Unbeaten lightweight Mark Chamberlain recorded the best win of his career to date as he dominated Jeff Ofori who was pulled out by his corner at the end of the fifth round on the Avanesyan-Metz bill at Wembley Arena.

Chamberlain is tall and can look a bit stiff. But is accurate with his shots and has a good workrate and could develop into a good fighter as he progresses. 

The problem early on for Ofori, who looked unlucky to drop a narrow decision to Archie Sharp in 2020, was that he wasn’t busy enough. So, in a messy opening it was Chamberlain’s straighter shots and aggression that held sway. 

In the fifth round Chamberlain really started to put his shots together, landing his long lefts repeatedly, which Ofori seemed unable to avoid. The more his confidence grew, the more he put behind his punches and Ofori looked a beaten man heading back to his corner and he was retied on his stool at the end of the round. The referee was Lee Every. 

Masood Abdulah looks a featherweight who can go places as he moved to 4-0 with a final-round stoppage over Sandeep Singh Bhatti, from India, in a six-rounder. 

Abdulah, from Islington, put his punches well throughout against an opponent who took his licks and earned every penny of his purse. 

Bhatti spent most of the fight hiding behind a high guard, but when he threw, he meant it. At first his punches were wild, but when he found his range in the second round, he caught Abdulah with some corkers. 

None of that seemed to upset Abdullah’s rhythm, though, as he set a fierce pace and kept it up, switching his attack to head and body throughout.  

By the fourth, things were starting to catch up with Bhatti as his face marked up and he began to look unsteady on his feet. Abdulah began loading up on his shots in the fifth, although he received several warnings for use of the shoulder.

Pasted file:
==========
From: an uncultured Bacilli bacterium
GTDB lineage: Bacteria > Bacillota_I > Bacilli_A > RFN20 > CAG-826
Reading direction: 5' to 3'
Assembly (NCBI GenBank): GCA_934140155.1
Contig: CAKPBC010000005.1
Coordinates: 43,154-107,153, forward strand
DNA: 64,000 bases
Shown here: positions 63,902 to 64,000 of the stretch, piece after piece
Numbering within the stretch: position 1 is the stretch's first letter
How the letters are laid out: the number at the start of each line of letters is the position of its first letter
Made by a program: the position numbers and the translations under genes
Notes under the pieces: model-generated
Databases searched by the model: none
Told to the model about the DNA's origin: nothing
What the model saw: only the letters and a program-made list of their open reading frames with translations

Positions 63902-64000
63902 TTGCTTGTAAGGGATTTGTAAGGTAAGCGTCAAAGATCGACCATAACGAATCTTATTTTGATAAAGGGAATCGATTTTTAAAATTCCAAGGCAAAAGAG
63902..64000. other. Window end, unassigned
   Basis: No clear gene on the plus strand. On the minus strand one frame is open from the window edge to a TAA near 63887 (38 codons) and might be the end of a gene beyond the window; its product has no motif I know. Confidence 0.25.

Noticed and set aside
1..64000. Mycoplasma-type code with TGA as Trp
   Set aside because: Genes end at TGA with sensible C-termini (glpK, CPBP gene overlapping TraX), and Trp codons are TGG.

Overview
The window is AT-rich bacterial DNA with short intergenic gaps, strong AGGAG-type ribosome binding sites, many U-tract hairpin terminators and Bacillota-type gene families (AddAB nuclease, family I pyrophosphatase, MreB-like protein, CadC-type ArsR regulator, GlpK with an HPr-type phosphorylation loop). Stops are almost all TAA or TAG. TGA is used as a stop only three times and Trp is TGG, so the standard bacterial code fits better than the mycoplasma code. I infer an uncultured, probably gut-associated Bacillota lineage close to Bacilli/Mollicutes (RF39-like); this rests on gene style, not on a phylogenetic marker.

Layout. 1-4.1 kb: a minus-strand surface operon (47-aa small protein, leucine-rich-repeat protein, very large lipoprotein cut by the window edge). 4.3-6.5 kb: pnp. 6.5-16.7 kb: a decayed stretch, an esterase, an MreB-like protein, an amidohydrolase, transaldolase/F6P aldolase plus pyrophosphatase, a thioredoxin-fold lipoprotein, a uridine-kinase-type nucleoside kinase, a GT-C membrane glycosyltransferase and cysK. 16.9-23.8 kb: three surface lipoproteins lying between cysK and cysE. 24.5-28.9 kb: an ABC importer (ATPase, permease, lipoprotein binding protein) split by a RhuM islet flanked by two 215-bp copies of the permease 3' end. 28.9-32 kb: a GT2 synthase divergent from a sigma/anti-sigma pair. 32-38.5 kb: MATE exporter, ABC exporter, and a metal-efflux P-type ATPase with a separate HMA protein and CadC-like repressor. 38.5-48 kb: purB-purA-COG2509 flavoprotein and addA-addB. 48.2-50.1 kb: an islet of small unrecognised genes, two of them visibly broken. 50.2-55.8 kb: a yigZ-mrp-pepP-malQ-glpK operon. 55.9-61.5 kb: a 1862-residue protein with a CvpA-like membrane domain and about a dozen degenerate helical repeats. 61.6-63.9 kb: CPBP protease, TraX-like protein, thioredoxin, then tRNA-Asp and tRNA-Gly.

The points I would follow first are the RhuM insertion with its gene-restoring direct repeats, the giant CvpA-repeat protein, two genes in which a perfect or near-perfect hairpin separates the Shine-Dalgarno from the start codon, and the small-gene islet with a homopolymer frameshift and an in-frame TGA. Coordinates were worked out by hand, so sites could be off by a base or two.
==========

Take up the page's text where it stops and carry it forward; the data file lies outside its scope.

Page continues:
There was no let up from Abdulah, who string his punches together in the sixth to force Lyson to step in at 1:20. Bhatti complained, but he had taken a lot of punishment. 

Henry Turner stretched his unbeaten record to seven fights at he stopped Croatia’s Ivan Niegac in three one-sided rounds. 

Turner started as if intent on securing his first stoppage, landing powerfully to the body with the right hook and winging in hard lefts from his southpaw stance. 

Midway through the third round, a big left straight down the pipe caused Niegac to take a knee. Turner went for the stoppage and, while the finish was not that conclusive, the Croatian was not throwing back when referee Lee Every stepped in at 2:18 of the third round. 

Another unbeaten super-lightweight, Sonny Liston Ali, made it three wins in a row, knocking down Lee Glover twice on the way to a six-round points win. 

It did not take long for Ali to make an impact, as a glancing right put Glover over. Ali threw another big right as Glover was on one knee, but was quite fortunate that he missed. 

Ali is tall for a super-lightweight and uses his reach well. He also has quick hands, as he showed at the end of the third when he made Glover hand on after landing a sharp left hook after drawing Glover forward. 

The last three rounds saw a bit much holding, though, before Ali got through again midway through the sixth, landing a big right that saw Glover eventually sink to the floor after trying to grab on. Ali went for the stoppage but ran out of time. 

Referee Mark Lyson scored it 60-52. 

East-ender Khalid Ali earned his second straight win as a professional with a four-round points win over Spain-based Nicaraguan Josue Bendana at welterweight. 

Ali went fast from the start, landing some hard shots in the first two rounds, but Bendana stuck with it as he became accustomed to the power, before losing a 40-36 decision on referee Lee Every’s card.